Newly arrived in Leadville, Colo., the young Molly wins over the local workers; befriends a pregnant widow, Julia (Whitney Bashor); and ends up marrying J.J. Brown, the manager of a silver mine (David Aron Damane).

“I can be anyone I wanna be, why not be a queen?” Molly muses. She and J.J. don’t achieve royal status, but they do strike it rich. Her folksy, rough-hewed attitude appalls Denver’s ladies who lunch until — you guessed it — she charms them, with an assist from some spiked tea.

And so it goes. Molly becomes a women’s suffrage activist. Molly fights for workers’ rights and helps the needy (“Why shouldn’t one of Denver’s ‘better families’ help Denver’s families do better?,” she says).

Although Malone almost never leaves the stage, she is not given much to work with by either Scanlan or Marshall and compensates with unbridled “I’m auditioning for Peter Pan” enthusiasm.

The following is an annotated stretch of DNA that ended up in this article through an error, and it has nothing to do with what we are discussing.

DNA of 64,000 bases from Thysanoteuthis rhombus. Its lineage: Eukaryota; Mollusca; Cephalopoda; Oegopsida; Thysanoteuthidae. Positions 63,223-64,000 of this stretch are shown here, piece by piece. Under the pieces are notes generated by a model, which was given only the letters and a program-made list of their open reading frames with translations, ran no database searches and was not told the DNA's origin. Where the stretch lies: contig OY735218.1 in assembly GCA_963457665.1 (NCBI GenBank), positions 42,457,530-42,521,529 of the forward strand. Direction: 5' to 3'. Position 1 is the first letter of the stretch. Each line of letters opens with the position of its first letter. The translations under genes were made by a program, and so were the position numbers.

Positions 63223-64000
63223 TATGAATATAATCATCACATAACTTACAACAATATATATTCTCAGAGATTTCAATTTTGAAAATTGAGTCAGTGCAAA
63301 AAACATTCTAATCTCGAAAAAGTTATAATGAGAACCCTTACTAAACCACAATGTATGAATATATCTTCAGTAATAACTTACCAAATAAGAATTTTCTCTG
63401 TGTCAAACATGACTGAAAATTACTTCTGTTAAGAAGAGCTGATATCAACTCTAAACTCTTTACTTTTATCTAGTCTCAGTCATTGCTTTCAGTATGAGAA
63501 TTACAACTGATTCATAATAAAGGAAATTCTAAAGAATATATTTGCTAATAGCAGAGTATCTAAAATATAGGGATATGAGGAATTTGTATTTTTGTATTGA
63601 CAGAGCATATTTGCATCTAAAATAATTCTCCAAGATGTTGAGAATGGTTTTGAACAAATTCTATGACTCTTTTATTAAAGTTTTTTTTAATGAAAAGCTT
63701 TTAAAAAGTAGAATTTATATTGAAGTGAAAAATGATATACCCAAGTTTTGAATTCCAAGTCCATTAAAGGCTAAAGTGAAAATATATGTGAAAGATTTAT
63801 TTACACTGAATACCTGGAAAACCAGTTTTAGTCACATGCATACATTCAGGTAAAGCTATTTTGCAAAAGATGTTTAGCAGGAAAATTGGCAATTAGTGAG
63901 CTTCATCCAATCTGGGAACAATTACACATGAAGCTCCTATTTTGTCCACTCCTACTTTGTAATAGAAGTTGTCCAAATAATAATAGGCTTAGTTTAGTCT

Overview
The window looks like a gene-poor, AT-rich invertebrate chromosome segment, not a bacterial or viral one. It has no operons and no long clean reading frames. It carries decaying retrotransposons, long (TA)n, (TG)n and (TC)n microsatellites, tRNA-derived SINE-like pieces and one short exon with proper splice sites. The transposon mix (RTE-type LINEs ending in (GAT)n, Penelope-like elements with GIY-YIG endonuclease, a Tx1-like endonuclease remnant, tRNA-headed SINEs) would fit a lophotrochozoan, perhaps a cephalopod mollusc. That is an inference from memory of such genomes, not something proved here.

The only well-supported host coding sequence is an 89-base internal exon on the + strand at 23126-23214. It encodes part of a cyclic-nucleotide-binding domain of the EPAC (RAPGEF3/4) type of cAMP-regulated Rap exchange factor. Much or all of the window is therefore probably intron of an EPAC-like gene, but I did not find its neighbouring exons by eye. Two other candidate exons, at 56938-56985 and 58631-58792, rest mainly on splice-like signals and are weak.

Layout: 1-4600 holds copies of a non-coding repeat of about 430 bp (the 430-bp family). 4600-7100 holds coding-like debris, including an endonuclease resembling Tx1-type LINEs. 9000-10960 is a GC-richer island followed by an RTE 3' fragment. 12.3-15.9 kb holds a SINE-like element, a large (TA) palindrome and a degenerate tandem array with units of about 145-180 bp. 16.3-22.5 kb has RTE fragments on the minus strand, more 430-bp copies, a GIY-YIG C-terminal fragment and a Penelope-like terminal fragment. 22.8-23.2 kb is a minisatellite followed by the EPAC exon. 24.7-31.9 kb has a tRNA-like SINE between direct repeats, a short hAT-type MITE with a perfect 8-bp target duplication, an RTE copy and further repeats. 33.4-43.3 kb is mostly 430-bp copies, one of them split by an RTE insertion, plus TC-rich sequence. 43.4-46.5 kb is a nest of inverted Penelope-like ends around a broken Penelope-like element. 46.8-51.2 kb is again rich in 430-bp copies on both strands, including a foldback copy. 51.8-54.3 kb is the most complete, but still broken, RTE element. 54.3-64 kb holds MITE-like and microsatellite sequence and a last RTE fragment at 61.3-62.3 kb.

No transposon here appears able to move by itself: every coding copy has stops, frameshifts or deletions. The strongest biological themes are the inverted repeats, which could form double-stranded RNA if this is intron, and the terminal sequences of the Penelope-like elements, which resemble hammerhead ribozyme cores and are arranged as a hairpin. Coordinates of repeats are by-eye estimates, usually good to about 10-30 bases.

Eventually Molly learns J.J. had an affair (which took place offstage, lest the audience be subjected to anything vaguely resembling moral ambiguity or dramatic stakes) and decamps to Europe. Neither the decadent old continent nor the Titanic can bring her down, however. Soon she’s back in New York, where she stands up for an indigent immigrant whose entry is blocked by an immigration officer, while a repentant J.J. waits in the wings. You may never have yearned so much for a show’s heroine to calm down, even for a second.

The Unsinkable Molly Brown
Through March 22 at Abrons Arts Center, Manhattan; 866-811-4111, transportgroup.org. Running time: 2 hours 30 minutes.